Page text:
Midwest Thoroughbreds' 2015 Grade I Arlington Million winner The Pizza Man and 2014 Champion Sprinter Work All Week returned to the Arlington International Racecourse backstretch last week to the barn of Roger Brueggemann and will be used as stable ponies during training hours.
The Pizza Man became the only horse bred in Illinois to win Chicagoland's marquee race when the son of English Channel took the 33rd running of the Arlington Million back in 2015. In addition to this unique feat that earned him Illinois-racing immortality, The Pizza Man also captured four other graded stakes events in his 36-race career including the Grade I Northern Dancer Stakes at Woodbine in 2016. Following his third crack at the Arlington Million last season he was retired to relax and enjoy his hard-earned time off in Ocala, Florida.
Work All Week took the Grade I Breeders' Cup Sprint at Santa Anita back in 2014, a win that earned the son of City Zip an Eclipse Award honor for Champion Sprinter that year. He retired in October 2015 due to a stress fracture in his right knee, and after recuperating from his injury was given a new job as a stable pony for New York-based conditioner Danny Gargan.
“The Pizza Man is happy to be back, he looks better than the rest of the horses,” Brueggemann said with a laugh. “We took him to the gate the other day and he wanted to go in the gate himself. It's very nice to have him back. Naturally, they're the two best horses I've ever had so it's really nice having them around. The Pizza Man is going to turn out to be a real nice pony.”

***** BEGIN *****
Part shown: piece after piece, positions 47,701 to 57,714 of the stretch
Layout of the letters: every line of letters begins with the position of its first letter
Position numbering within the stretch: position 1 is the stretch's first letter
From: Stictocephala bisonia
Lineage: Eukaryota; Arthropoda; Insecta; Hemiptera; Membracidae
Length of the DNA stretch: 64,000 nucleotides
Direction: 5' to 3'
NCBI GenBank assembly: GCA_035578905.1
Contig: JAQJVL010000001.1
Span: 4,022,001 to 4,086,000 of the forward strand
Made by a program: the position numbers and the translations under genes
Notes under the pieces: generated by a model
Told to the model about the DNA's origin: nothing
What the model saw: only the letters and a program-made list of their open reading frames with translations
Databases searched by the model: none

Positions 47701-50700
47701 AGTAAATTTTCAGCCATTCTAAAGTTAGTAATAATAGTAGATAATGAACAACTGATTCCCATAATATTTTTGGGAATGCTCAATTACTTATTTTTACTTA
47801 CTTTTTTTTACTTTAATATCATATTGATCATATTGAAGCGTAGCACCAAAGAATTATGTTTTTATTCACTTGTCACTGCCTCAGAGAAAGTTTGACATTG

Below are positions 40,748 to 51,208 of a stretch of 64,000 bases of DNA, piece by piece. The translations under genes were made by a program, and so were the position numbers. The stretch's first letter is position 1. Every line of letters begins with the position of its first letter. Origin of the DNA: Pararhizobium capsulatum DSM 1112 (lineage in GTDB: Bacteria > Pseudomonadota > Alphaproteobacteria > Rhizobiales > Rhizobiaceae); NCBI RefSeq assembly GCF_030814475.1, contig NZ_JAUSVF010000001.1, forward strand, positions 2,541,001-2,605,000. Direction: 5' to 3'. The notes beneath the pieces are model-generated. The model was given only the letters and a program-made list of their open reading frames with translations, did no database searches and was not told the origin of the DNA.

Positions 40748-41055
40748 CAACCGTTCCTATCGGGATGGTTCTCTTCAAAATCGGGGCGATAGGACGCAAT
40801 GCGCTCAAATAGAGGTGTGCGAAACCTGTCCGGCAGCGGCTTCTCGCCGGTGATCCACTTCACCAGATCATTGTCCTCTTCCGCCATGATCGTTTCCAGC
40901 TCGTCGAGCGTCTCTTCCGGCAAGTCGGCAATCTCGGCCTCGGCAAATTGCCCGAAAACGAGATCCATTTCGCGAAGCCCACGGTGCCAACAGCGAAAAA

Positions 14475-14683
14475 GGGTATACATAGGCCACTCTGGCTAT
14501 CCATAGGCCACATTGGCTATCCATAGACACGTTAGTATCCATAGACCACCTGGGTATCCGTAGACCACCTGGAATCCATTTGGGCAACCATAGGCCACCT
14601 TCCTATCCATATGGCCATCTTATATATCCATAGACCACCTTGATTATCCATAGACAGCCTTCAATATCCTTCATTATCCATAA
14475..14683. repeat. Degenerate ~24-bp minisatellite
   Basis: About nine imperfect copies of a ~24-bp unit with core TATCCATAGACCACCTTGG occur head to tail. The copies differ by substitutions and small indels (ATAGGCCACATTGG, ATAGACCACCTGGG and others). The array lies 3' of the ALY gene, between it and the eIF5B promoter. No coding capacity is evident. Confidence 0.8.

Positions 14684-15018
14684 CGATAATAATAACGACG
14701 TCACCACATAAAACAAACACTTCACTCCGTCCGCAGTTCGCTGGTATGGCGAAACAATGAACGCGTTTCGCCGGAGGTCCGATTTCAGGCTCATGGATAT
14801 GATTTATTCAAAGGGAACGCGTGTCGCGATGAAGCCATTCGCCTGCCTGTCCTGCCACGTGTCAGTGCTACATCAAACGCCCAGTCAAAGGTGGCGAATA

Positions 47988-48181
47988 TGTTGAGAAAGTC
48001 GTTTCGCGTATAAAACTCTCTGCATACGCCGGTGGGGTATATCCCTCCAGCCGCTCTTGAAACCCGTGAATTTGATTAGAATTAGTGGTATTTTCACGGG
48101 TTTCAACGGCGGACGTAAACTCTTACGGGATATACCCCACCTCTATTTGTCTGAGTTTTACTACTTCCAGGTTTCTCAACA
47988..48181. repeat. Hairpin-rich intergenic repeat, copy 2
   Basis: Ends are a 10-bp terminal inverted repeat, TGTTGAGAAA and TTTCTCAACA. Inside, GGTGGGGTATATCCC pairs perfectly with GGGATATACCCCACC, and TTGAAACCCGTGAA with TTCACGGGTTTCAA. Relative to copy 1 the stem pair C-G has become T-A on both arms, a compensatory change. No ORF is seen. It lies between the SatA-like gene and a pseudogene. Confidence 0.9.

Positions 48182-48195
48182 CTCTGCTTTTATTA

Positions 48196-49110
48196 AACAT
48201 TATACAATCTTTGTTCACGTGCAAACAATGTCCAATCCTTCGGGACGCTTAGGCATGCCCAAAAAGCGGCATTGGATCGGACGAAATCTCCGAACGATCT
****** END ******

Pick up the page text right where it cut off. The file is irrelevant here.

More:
Richard Papiese, who owns Midwest Thoroughbreds with his wife Karen, expressed excitement in being able to send his two Illinois legends to Brueggemann's barn.
“He loves where he's at, it's a shame he can't run,” Papiese said of The Pizza Man. “He has done plenty for us, but he still wants to run. Work All Week was the same way at Saratoga last summer. He even caught a few loose horses. I think you'll see The Pizza Man play a big role in Roger's barn. Both horses meant so much to Roger that it only made sense to bring them to his barn.”
As one can imagine, both horses meant a whole lot to Papiese as well. As a native of Chicago's South Side, the Arlington Million was a meaningful race to win and even more so when making history by taking the race with an Illinois-bred.
“There's no question,” Papiese said. “From the time we bred him as a baby The Pizza Man was special. You could probably write a book about him. He was part of our family. It made it fun for the whole family and you really; can't do any better than that its incredible. Work All Week is the same way. I know there's prestige in other places but to win a race like the Arlington Million was very special.”
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